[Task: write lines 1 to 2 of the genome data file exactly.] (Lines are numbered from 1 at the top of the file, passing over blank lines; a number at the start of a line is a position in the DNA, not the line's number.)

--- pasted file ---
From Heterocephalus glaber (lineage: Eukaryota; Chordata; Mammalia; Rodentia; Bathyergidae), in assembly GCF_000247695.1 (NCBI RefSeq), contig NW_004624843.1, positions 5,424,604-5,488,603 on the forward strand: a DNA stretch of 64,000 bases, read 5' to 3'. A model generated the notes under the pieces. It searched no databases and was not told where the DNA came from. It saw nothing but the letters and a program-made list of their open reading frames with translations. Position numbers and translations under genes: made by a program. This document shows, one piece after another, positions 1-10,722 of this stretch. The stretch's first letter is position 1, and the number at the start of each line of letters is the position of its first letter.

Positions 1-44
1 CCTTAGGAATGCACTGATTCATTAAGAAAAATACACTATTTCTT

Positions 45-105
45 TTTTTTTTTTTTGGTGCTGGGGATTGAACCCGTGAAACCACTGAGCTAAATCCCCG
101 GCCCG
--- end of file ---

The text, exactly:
From Heterocephalus glaber (lineage: Eukaryota; Chordata; Mammalia; Rodentia; Bathyergidae), in assembly GCF_000247695.1 (NCBI RefSeq), contig NW_004624843.1, positions 5,424,604-5,488,603 on the forward strand: a DNA stretch of 64,000 bases, read 5' to 3'. A model generated the notes under the pieces. It searched no databases and was not told where the DNA came from. It saw nothing but the letters and a program-made list of their open reading frames with translations. Position numbers and translations under genes: made by a program. This document shows, one piece after another, positions 1-10,722 of this stretch. The stretch's first letter is position 1, and the number at the start of each line of letters is the position of its first letter.

Positions 1-44